To some, trade union internationalism may seem to be a very old-fashioned notion, even quaint. One might imagine that in some of world’s leading corporate boardrooms the use of the word “solidarity” might prompt a condescending smile.
But as the world’s largest food corporation, Swiss-based Nestlé, has recently discovered, global labor solidarity can be very real and very powerful.
Last October, several dozen union members working at the Nescafé factory in Panjang, Indonesia, walked out on strike over a bargaining deadlock. The strike ended and both sides reached an agreement to return to work. But when the workers came back to their shifts, they were met by riot police.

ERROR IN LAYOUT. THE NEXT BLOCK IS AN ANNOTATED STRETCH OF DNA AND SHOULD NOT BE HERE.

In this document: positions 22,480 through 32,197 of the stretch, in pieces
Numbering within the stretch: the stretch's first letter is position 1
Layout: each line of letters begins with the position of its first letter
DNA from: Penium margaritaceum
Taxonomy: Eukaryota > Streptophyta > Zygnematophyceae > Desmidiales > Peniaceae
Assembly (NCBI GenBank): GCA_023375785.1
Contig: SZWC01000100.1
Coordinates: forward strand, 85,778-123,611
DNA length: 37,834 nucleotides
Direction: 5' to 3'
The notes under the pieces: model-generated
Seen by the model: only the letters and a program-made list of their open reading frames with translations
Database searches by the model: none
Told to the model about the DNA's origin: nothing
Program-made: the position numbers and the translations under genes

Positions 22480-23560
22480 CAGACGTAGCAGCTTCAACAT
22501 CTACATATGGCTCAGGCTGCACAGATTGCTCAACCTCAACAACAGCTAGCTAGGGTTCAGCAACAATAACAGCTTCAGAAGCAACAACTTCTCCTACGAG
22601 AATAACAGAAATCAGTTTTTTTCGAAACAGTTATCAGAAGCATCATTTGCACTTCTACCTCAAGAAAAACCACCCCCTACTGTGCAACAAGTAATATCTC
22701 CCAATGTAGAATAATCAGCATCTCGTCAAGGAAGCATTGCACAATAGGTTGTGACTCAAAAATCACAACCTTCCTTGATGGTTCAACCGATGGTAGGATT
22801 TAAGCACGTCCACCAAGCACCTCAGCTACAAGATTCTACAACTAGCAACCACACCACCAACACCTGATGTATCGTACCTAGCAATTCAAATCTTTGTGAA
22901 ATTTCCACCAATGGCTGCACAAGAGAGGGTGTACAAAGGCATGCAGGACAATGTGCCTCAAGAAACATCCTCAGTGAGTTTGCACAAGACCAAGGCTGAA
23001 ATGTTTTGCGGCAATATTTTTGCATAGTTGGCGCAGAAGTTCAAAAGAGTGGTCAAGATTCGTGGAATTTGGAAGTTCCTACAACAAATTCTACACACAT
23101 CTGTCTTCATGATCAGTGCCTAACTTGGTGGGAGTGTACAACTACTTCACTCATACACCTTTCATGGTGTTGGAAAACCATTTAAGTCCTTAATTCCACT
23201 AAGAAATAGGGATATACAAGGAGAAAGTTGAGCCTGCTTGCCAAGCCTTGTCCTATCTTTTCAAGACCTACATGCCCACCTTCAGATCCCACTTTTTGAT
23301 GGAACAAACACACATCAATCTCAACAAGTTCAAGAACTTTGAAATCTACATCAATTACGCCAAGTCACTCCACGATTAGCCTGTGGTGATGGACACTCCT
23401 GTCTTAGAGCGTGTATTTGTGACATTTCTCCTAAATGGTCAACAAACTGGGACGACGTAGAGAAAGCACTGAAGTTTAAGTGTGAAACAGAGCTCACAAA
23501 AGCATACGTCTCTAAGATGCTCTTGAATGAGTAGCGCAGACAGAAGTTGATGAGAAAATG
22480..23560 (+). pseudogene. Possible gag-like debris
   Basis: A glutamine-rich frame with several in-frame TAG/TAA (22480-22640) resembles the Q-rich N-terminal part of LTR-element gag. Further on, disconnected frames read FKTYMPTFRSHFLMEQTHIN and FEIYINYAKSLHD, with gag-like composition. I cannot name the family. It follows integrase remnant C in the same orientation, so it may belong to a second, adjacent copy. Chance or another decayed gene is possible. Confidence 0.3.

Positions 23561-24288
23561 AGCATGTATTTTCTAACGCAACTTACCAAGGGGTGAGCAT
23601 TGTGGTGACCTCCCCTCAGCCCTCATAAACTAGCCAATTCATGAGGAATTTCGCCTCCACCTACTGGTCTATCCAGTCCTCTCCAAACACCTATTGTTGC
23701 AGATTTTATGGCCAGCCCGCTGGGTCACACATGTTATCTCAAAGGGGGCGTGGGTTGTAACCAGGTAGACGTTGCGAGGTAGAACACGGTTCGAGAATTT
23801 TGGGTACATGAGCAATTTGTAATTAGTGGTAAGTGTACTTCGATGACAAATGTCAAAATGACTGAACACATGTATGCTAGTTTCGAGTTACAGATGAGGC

Nestlé managers began arbitrarily sacking the workers. Not all the strikers were sacked, but all those who were sacked were union members who had
participated in the strike.
It was a clear message to others not to be “troublemakers.” By sending this message, Nestlé was picking a fight with unions around the world,
and making a serious miscalculation.